Studying complex systems also helps us recognize and understand indirect effects that manifest interdependence. Many problems are difficult to solve because the causes and effects are not obviously related. Pushing on a complex system here often has effects over there because the parts are interdependent. Of course, this has become increasingly apparent in our efforts to solve societal problems and to avoid ecological disasters.

You have said that “Higher-complexity organisms have more behavioural options, which in turn enables them to make more right choices.” So complexity is good, right?

Put it this way: the only way to succeed in a complex environment is to be complex. The key is to match the complexity of the organism to the complexity of the environment. If the environment has many different conditions or situations, then the organism has to have many different responses that are appropriate under each of those conditions. If the environment is simple, the organism doesn’t need as many responses.

If the environment in which a corporation operates is very complex, many decisions must be made correctly for success to be achieved. These might include product choices, price decisions, investment choices, resource allocations, hiring policies and so on. If one company makes better choices than another, it will succeed and the other might go out of business. The difficulty occurs when the environment is much more complex than the organism; when this happens, complexity is a very negative thing for that organism and it is destined to fail.

Can you give an example of a company that has successfully matched its complexity to its environment?
Most people don’t know that Visa International is the largest corporation in the world, measured by transaction revenue. It has intentionally designed itself as a distributed organization: it is run and owned by its 21,000 member organizations -- banks and other credit card issuers. The effectiveness of the organization is evident in the pervasiveness of the ability to use VISA cards everywhere in the world, for so many different purposes. That has to do with the wide diversity of activities that can be undertaken by an organization that is only weakly centrally-coordinated; it centralizes only the functions that have to be centralized and allows as much flexibility as possible in the response of the system to localized needs.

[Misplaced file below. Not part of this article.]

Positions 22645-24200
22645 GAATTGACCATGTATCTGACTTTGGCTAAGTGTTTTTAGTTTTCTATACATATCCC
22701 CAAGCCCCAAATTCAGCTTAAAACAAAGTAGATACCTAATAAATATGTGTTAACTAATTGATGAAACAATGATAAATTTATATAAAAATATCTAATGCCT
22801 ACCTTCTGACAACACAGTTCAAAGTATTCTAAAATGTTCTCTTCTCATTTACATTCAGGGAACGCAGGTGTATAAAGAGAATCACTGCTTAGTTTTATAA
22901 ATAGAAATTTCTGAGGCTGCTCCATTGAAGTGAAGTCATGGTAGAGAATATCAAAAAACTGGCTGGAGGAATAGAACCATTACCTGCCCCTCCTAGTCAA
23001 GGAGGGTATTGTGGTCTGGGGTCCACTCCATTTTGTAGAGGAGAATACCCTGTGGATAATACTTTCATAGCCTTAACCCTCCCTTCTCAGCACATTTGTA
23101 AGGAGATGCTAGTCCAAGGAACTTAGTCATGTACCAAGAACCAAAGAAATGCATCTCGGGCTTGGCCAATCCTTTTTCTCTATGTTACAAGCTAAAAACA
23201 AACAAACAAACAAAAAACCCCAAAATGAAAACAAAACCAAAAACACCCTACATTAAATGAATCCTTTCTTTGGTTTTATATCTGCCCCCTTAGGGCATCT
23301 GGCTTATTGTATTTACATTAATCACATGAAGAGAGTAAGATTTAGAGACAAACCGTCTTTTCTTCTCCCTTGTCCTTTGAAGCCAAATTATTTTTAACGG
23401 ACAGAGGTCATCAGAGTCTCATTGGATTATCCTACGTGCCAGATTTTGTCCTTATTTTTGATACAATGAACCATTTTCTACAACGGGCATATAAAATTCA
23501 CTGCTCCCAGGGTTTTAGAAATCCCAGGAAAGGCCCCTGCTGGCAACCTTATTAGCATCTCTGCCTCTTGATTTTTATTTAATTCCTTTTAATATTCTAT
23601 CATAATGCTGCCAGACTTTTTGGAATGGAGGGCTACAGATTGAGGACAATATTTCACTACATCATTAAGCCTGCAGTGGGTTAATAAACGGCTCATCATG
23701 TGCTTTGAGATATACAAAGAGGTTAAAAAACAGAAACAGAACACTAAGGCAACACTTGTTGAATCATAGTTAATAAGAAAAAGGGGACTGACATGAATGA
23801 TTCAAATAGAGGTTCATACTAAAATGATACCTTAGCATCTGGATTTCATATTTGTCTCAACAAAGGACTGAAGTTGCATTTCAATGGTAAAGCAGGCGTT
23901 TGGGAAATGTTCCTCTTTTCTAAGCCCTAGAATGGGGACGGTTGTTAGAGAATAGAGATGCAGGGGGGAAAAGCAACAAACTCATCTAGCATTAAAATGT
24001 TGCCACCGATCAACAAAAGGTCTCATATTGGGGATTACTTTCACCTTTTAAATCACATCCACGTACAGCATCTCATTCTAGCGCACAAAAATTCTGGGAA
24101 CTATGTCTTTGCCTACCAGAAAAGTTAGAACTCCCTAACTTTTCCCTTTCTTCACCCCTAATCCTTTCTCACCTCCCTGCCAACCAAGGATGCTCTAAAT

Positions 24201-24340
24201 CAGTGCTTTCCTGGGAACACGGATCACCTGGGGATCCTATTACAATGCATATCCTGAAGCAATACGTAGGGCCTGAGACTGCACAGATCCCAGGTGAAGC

How can one go about relating the nature of the problem to the nature of the solution?
This involves understanding the patterns that exist in the environment around you. By recognizing patterns, we can identify the structure of the problem, and then we can tackle the structure of the solution. Within the context of very highly-interacting systems, patterns allow us to recognize the key collective behaviours that are important to look at, and by identifying these, we can understand how to act.

You have said that there is a trade-off between complexity and scale and that the success of any organization depends on both complexity and scale. Please explain.
In general, larger-scale challenges should be met with larger-scale responses. Doing things on a large scale means doing the same thing many times over. The tradeoff between complexity and scale has to do with the understanding that if we want to do many different things then we cannot also do the same thing many times. In a manufacturing context, this is a very natural idea: if you want to mass produce the same item many times, you cannot at the same time produce many different items. In meeting the demands of the environment, an organization has to match the scale that is needed with the complexity that is needed. If what is needed is to make 100,000 copies of a product, the organization should be capable of producing that number of products; if what is needed is to make 1,000 different, customized products, then it should be capable of producing diversity. Basically, the organizational structure has to match the demands of the environment. This also applies to the effectiveness of a healthcare system or the military in achieving their goals.

What are ‘positive feedback loops’ and what is their significance to the economy?